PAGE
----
The Hibakusha Olympian's legacy The Hibakusha Olympian's legacy
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The Hibakusha Olympian's legacy

    NHK World
    Correspondent
    NHK Hiroshima
    Anchor
    Nearly a decade before an atomic bomb irrevocably changed his life, Takata Shizuo was competing for Japan on the biggest stage in sports.

    But it's his considerable skill in photography that continues to inspire long after his death.

    From Olympian to photographer

    Takata Shizuo competed as a shot-putter in the 1936 Berlin Olympics, at the age of 27, after winning several national competitions.

    "Some people thought he was a bit scary, because he was big for a Japanese man," described Shizuo's grandson, Toshiaki.

    Behind that solid stature was a cheerful disposition and good-hearted nature that allowed the promising athlete to stay positive after coming up short in his qualifying throws and falling out of Olympic competition.

    Takata Shizuo
    Takata Shizuo was a competitive shot-putter before retiring from the sport.

    Soon, his passion for photography took over.

    The images he captured went beyond a focus on sheer athleticism to evoke emotion. They're indicative of a love for the craft that he would one day pass on to his son and grandson, both of whom pursued careers in the field.

    Toshiaki also inherited the camera his grandfather first used more than 60 years ago.

    "When I go to a peace park in Hiroshima and look at a scene similar to one of his photos I wonder, 'what was he thinking about while taking this picture?'" Toshiaki said.

    "That's what's good about having this memento."

    Takata Toshiaki
    Takata Toshiaki holds a camera purchased by Shizuo in 1956.

    A voice from beyond the grave

    Toshiaki was just one year old when his grandfather passed away, but he's built up an emotional connection through the 1400 photos and other keepsakes Shizuo left behind.

    That includes an old tape Toshiaki found last year.

    When the reel began turning, Shizuo's voice filled the room and Toshiaki was taken back in time to a moment etched in the collective memory of Hiroshima residents.

    "I felt like the bomb was dropped right in front of me," said Shizuo, in what Toshiaki believes was a radio interview. "I was unconscious for a certain period of time."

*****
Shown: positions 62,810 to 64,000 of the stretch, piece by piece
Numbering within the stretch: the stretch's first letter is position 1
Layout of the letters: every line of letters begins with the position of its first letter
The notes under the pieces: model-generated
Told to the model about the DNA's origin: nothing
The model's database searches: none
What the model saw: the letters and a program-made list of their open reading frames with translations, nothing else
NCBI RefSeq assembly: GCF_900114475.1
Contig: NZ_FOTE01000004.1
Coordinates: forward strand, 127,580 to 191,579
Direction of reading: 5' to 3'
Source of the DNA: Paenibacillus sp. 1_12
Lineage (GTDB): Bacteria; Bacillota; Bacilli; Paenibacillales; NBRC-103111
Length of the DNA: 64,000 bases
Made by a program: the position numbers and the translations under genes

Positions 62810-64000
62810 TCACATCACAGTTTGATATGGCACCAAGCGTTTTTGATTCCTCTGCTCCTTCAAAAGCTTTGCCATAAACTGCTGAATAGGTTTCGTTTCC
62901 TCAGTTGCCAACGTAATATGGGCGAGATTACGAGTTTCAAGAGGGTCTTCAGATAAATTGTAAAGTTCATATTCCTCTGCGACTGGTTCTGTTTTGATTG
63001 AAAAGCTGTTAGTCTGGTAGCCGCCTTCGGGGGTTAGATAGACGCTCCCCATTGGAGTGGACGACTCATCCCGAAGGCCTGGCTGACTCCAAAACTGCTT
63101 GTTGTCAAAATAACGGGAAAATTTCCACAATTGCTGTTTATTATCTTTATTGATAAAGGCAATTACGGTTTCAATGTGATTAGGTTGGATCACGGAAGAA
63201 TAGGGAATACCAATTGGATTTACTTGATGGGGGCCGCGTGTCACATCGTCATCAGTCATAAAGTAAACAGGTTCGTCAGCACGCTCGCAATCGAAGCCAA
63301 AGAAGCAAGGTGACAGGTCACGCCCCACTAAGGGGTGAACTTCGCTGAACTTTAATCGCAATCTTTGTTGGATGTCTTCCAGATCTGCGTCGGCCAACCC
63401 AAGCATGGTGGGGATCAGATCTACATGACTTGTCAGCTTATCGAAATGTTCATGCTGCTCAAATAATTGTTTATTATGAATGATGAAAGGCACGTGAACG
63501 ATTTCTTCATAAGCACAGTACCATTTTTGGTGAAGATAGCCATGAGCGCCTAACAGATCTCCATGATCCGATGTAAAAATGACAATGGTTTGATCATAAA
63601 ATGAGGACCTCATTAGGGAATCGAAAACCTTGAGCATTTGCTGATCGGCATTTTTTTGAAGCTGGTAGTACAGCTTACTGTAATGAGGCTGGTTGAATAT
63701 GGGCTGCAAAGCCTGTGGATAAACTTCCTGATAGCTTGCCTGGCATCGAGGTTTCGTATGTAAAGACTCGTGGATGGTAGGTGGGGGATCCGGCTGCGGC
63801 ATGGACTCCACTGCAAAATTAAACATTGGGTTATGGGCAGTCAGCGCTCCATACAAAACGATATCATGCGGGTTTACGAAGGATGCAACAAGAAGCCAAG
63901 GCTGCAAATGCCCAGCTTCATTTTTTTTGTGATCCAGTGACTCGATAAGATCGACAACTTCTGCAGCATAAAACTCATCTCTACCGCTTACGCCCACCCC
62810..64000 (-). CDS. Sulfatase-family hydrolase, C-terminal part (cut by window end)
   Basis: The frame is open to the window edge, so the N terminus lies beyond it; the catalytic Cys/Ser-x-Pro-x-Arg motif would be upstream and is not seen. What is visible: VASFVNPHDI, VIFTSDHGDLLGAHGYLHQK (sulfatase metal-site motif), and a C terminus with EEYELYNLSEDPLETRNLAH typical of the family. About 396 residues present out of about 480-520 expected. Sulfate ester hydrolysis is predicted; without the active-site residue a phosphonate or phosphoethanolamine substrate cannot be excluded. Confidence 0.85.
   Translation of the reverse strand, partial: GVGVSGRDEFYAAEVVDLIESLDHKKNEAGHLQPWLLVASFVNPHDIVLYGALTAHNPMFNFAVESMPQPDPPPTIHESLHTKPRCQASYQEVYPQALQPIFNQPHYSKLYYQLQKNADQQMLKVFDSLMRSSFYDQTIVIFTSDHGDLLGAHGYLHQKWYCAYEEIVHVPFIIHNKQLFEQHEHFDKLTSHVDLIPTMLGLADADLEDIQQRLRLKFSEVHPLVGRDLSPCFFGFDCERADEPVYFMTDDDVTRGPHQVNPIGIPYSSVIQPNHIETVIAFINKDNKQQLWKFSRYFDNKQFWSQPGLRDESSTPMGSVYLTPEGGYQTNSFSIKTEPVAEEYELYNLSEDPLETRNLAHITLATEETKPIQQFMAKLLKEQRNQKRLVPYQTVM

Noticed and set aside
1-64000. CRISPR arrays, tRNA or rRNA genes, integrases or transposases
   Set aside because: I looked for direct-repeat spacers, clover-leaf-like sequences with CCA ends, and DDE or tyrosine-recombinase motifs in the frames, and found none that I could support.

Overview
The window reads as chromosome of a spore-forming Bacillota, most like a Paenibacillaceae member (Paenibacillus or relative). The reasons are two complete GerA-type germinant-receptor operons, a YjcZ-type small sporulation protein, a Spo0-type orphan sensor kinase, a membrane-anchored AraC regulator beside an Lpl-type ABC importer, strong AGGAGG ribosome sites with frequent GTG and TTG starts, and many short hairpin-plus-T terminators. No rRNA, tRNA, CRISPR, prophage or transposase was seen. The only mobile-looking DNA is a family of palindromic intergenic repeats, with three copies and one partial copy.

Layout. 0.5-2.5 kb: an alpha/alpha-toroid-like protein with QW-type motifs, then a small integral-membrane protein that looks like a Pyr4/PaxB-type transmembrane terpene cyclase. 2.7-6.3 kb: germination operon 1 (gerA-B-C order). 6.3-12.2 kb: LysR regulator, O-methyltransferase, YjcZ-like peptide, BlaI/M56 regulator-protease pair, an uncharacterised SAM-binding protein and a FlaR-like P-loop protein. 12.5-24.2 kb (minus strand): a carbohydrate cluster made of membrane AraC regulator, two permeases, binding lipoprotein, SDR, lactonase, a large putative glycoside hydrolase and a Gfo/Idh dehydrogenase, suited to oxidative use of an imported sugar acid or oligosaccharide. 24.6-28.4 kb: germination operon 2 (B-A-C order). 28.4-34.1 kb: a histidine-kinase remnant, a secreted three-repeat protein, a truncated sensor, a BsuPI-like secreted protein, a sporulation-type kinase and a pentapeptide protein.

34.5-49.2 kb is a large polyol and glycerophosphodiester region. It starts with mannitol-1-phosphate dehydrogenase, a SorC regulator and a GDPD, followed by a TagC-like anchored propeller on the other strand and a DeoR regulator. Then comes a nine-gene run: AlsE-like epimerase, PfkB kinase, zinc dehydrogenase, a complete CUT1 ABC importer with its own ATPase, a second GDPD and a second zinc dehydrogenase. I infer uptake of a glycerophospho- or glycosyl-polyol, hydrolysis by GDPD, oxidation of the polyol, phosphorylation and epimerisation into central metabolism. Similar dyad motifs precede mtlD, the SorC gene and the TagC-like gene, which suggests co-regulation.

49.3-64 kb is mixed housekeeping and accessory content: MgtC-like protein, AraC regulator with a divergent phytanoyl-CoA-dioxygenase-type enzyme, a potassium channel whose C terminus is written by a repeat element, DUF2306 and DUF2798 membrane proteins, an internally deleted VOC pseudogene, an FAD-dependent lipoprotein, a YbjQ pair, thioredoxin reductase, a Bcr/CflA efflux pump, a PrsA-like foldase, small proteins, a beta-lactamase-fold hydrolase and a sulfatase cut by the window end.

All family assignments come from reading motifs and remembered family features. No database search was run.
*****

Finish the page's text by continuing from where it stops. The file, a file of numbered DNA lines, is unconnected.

On August 6, 1945, Shizuo was at the power company where he worked after retiring from sports, just 700 meters from the atomic bomb's hypocenter.

    He went on to describe how the bombing affected him: "I don't go out often. When I do, I need to take a big rest first."

    The audio recording tape
    Takata Toshiaki believes the interview on this tape was recorded for a radio program.

    The discovery of the tape took Toshiaki by surprise.

    "I was really happy because I could hear the voice of my grandfather. I was lucky that the tape was stored safely on the shelf," Toshiaki said.

    Shizuo passed away at the age of 54, a year before the 1964 Tokyo Olympics. Although bedridden, he had purchased a new lens.

    "He probably knew he couldn't go see the Games but he must have been so excited about it," Toshiaki said.

    A passion for photography and world peace

    Toshiaki says the hardships Shizuo faced as a hibakusha, or atomic bomb survivor, never poisoned his heart, citing evidence found in his work.

    One photo, entitled "Heiwa-eh-no-michi," or a path to peace in Japanese, shows an American couple visiting Hiroshima 13 years after the bombing.

    Toshiaki points out how the pair have their right feet out, as if about to take a step in unison.

    "He was an athlete and this photo shows his sense of sportsmanship. He didn't believe people are inherently bad. He blamed war and the atomic bomb," he said.

    "The message is that people should come together and move forward into the future."

    Takata Toshiaki explains Shizuo's photo, which is on display at a Hiroshima gallery.
    Watch video: 03:07

    Inspired to pass on that message, Toshiaki began exhibiting his grandfather's photography.

    Nearly six decades after death, Toshiaki says Shizuo's call for peace remains just as important today as on the day that photograph was taken and he'll keep working to convey it to future generations.